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Oh no, you might think, not another post about craft beer. But what I’ve been thinking is that “craft beer” is basically an attitude of mind, not a product as such. Real ale is a specific, clearly-defined product. Either a pub sells it, or it doesn’t. Over the years, many pubs have appeared in the Good Beer Guide that only served a single real ale, and some still do. Many of those will have nothing else whatsoever to interest the “discerning” beer drinker.
But put a single keykeg tap in a pub (as if that actually happens) and it doesn’t immediately become a craft beer outlet. The craft ethos requires a single-minded approach to the whole beer offer – the bank of handpumps offering RedWillow, Thornbridge, Summer Wine, Magic Rock, the long line of keg taps, the fridge full of US imports, the blackboards, the bare floorboards, the uncomfortable seating. Plus the inevitable invasion of pretentious hipsters*. While they don’t do cask, BrewDog have the concept off to perfection. And, when I read about that type of outlet, I start dreaming about shabby keg-only Sam Smith’s boozers with frayed bench seating.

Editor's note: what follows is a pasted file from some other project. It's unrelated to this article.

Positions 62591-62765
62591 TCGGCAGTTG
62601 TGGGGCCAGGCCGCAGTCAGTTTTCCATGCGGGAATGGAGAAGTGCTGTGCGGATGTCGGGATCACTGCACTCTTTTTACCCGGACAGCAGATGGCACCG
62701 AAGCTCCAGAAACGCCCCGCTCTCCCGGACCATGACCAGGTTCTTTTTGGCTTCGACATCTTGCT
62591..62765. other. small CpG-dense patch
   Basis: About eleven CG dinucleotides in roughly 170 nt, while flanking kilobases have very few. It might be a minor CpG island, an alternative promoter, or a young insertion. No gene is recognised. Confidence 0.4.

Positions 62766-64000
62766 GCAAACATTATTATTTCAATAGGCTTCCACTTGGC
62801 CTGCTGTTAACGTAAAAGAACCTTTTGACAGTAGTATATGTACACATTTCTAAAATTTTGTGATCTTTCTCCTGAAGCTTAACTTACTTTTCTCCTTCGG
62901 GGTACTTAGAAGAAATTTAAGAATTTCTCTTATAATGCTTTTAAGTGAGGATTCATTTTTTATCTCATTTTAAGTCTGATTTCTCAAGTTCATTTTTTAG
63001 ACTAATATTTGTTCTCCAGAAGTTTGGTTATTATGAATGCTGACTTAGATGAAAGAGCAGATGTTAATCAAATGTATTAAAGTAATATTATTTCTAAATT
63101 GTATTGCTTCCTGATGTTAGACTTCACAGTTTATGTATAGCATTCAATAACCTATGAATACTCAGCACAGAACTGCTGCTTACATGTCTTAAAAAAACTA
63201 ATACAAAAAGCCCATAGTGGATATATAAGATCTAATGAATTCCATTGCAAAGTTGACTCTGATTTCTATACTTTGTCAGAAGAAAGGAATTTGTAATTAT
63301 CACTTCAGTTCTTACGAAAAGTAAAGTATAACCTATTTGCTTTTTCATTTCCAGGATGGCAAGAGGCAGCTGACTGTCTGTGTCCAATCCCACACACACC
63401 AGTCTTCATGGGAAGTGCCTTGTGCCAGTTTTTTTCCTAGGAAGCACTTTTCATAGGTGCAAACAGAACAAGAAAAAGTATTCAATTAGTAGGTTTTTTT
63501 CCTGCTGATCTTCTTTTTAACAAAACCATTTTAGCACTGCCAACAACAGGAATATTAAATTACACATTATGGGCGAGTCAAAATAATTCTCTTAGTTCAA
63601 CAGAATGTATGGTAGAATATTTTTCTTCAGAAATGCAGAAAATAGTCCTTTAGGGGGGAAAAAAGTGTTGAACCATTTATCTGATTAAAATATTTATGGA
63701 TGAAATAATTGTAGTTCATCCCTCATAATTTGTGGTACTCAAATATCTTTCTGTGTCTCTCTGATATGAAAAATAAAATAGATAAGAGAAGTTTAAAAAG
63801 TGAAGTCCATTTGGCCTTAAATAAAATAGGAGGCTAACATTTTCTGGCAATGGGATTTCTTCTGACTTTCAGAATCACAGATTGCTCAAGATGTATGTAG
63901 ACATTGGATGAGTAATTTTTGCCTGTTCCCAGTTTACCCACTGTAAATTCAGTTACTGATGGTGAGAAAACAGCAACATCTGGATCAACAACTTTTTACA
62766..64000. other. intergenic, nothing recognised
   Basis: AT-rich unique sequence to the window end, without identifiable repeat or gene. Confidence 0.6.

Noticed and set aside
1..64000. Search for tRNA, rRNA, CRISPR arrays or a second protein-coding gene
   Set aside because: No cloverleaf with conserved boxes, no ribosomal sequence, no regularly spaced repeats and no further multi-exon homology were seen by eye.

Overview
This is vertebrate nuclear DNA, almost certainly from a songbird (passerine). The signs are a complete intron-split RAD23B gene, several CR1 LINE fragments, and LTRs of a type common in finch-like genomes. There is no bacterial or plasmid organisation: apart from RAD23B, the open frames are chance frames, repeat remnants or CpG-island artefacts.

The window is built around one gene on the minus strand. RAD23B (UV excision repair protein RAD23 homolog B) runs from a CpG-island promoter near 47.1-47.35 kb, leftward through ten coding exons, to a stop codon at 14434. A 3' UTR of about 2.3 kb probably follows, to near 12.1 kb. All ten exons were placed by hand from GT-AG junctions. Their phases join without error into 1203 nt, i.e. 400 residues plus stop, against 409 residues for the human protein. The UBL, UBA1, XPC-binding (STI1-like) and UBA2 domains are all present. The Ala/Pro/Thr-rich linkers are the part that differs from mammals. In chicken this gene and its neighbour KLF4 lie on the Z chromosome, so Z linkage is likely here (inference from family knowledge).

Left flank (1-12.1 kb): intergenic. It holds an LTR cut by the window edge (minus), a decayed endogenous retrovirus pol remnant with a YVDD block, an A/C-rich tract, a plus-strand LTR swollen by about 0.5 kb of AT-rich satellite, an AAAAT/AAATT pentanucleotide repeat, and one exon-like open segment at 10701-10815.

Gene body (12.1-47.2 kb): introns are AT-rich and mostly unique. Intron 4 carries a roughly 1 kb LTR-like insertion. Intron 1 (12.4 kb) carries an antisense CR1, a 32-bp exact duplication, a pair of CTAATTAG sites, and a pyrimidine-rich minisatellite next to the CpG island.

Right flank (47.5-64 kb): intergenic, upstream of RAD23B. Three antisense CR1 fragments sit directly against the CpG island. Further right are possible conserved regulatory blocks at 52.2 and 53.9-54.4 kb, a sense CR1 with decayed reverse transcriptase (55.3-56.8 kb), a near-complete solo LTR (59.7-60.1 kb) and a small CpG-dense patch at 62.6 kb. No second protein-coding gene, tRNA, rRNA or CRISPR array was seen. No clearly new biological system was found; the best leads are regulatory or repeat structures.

In the future we are likely to see an increasingly eclectic choice of beers available on keg in pubs – mostly lager, but so some extent ales too. But the full-on “craft beer bar” will remain essentially a specialist experience confined to city centres and affluent suburban enclaves where there is the clientele to support it. Real ale can take over (most of) the pub world; “craft beer” never will. And what will remain once the trendy beer fad has passed?
* #12 seems to be drinking beer. But does he really represent your desired type of bar clientele?